Monday, August 10, 2009

A Journey to Memphis and the Crossroads Part 2: The National Civil Rights Museum

Welcome to Part 2 of the extensive recap of my trip to Memphis. As I did in Part 1, I am again going to use my twitter updates as the basis for the post.

If you missed Part 1, click here.

Day 2:

at national civil wrights museum in #memphis. 4:22 PM Aug 3rd

Although I initially didn't realize the National Civil Right Museum was in Memphis, it became an absolute must that I visit. And I was very impressed. What could have been a black eye and a major scar on the city's history had been transformed into very well constructed museum.

seeing black kids at nat civil rights museum having no clue who jim crow is is both good and bad. glad they are learning it as history. 4:24 PM Aug 3rd

I was very impressed to see numerous groups of teachers and students at the National Civil Rights Museum. We have made so much progress in the last fifty years, as evident by children who have no idea who Jim Crow is. They have every right to be disgusted and appalled when they are told who "he" was.

Although it might take longer, integration is much better than forcing a homeland. #memphis 4:48 PM Aug 3rd

I'll admit, this statement is more than a little controversial. At least I meant it that way. But I look at the situation in places like Israel and I look at the US, and I am glad the African-American community pushed for integration, instead of using the tragedy of slavery to establish their own "homeland".

reconstruction in the south very similiar to efforts in iraq. #politics 4:51 PM Aug 3rd

It's funny how we lose historical perspective so quickly. There are many that argue that military forces should just be used for war fighting. But they forget that the military helped to rebuild the society in the Southern US after the Civil War. Until they were prematurely pulled out.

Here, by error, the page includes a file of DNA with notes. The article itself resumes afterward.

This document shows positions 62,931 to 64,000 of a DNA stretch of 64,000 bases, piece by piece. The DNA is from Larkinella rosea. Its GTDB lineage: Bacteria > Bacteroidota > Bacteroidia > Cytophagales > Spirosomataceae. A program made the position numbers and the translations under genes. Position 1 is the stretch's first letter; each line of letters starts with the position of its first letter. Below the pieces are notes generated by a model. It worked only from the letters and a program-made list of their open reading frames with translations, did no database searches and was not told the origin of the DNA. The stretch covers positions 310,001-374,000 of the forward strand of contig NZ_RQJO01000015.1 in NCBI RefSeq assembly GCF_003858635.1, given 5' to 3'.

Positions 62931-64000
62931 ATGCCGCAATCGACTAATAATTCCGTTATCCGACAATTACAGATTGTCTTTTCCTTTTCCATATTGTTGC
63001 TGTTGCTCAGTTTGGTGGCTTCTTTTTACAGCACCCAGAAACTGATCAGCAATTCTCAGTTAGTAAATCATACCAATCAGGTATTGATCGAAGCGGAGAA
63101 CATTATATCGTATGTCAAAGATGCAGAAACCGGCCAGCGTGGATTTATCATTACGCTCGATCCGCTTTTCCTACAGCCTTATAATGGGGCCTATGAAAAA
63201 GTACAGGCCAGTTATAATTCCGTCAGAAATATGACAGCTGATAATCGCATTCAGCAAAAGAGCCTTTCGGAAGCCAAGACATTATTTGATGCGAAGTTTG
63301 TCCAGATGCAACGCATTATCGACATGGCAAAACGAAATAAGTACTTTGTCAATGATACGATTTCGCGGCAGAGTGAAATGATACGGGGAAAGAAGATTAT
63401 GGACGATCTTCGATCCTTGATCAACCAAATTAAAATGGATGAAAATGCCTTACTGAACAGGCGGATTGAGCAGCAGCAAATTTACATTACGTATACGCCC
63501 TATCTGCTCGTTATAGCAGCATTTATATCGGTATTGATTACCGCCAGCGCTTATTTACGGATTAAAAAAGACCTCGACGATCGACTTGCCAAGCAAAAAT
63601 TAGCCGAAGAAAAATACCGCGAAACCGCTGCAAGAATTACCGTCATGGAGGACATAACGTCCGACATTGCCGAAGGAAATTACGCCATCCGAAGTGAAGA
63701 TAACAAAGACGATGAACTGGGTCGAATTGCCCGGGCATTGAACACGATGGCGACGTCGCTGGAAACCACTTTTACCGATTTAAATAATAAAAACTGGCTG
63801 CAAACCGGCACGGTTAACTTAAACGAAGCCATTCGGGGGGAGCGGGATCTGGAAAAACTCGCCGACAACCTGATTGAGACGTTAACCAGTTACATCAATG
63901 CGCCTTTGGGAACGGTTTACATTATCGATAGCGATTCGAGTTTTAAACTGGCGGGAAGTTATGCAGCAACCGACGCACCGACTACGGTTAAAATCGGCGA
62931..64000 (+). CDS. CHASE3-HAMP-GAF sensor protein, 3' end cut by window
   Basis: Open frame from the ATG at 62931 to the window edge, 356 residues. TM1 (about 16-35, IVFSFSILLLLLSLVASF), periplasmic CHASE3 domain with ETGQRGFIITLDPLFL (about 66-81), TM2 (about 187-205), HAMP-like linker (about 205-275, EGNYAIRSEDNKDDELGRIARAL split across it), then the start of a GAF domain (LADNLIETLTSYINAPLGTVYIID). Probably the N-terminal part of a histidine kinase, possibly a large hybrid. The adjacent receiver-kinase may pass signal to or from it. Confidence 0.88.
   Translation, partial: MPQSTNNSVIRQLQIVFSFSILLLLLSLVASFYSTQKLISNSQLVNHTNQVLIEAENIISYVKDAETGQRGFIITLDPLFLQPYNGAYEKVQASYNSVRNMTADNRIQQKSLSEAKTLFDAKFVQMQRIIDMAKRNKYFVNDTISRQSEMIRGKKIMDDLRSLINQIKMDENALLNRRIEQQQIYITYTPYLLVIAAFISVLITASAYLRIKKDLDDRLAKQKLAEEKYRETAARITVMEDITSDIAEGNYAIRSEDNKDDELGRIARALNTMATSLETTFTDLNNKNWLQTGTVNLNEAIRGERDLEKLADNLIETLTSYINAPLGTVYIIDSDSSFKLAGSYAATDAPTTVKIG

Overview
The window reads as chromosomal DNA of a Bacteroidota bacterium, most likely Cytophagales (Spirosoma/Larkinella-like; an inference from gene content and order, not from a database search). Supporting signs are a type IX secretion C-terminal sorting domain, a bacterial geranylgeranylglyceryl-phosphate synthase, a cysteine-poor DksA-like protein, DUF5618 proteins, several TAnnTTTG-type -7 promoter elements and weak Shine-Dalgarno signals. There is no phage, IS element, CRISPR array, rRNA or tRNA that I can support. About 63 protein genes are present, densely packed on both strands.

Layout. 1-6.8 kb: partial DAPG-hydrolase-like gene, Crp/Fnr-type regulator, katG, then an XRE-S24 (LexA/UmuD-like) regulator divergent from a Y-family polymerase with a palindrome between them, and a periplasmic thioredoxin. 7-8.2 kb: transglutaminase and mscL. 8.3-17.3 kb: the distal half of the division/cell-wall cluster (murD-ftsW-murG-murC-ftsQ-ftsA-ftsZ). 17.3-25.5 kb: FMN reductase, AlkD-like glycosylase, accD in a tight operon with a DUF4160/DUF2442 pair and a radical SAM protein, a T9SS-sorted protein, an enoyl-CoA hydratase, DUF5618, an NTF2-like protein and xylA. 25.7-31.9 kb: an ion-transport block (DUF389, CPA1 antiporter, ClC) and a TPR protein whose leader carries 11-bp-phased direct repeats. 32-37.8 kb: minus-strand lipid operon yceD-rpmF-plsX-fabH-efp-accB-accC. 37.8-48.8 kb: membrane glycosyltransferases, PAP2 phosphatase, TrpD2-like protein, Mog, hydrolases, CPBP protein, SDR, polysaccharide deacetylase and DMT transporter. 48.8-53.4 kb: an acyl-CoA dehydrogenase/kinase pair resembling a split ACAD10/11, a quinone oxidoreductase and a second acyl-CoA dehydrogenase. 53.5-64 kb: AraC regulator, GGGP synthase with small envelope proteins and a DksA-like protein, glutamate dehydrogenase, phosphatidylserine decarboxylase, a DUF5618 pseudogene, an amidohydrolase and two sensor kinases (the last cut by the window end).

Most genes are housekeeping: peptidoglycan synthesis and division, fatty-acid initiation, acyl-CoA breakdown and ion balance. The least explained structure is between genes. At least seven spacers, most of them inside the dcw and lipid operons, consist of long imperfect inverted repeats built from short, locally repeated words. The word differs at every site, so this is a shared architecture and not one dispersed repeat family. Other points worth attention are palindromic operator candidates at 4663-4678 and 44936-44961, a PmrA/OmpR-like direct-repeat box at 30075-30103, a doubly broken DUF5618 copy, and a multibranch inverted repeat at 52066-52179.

Ida wells - similiar to bloggers in iran, egypt, cuba, syria etc #civilrights 4:53 PM Aug 3rd

Ida Wells was an African-American journalist in the beginning of the 20th Century. She often wrote about the oppression blacks faced during the era of Jim Crow. As I am reading a book about bloggers in currently oppressive countries, I naturally made the comparison to Wells.

the bus @ the civil rights museum told me to get up and i did. as if i needed further evidence of rosa parks inner strength #civilrights 5:13 PM Aug 3rd

One of the exhibits in the Civil Rights Museum was a bus similar to the one ridden by Rosa Parks. When visitors board the museum bus, they are told to sit near a statue of Parks. Then a voice on the bus commands you to move and repeats the command several times, each time louder and louder. I got up.

sit in songs = early socially conscious hiphop #hiphop #civilrights 5:18 PM Aug 3rd

Again, I was comparing the methods of expression of the past with those of today.

bumper sticker in nat civil rights museum says jfk, rfk = commies. same statement used v obama today. 5:27 PM Aug 3rd

Of course, some things never change. I guess in America, progressive voices are always linked to communism.

sad when civil rights becomes a national security issue. in the u.s. or anywhere. 5:29 PM Aug 3rd


This was in response to exhibits that discussed the involvement of National Guard units in ensuring racial equality and equal access to educational facilities. Had the National Guard not gotten involved, the US may have seen increased regional violence.

"violence is outmoded as a solution to the problems of men" - james farmer. agreed 5:37 PM Aug 3rd


I liked this statement.

not sure if i agree w nat civil rights museum calling mob pic "a redneck mob". rednecks were striking wv coal workers. 5:43 PM Aug 3rd

I found this odd. I don't think the museum should have used the term "redneck" to describe white people in a picture unless those people are actually wearing red bandannas. Otherwise "redneck" is a derogatory slang term.

At lorainne hotel right where dr king was shot. eerie. 6:07 PM Aug 3rd

The museum is built into the Lorainne Hotel allowing visitors to look out the window of the room Dr. King stayed in. Visitors can see the window across the street where the killer made his lethal shot.

As much as my trip was about entertainment - seeing live music, exploring the origins of the blues, etc - it was also extremely educational. It is hard to believe that 50 years ago the US still had institutional racism in the guise of "separate but equal". Being raised in predominantly racially neutral regions (Long Island, NY and Central Florida) I had never seen the scars of segregation. The experience and realization that these events occured such a short time ago was definitely eye-opening.

Beyond anything else, my trip to the National Civil Rights Museum made me realize that although we have progressed greatly as a society towards a more equal America - as seen in the pictures of President Obama in the museum gift shop - there is no doubt we still have far to go.

Part 3 coming tomorrow.

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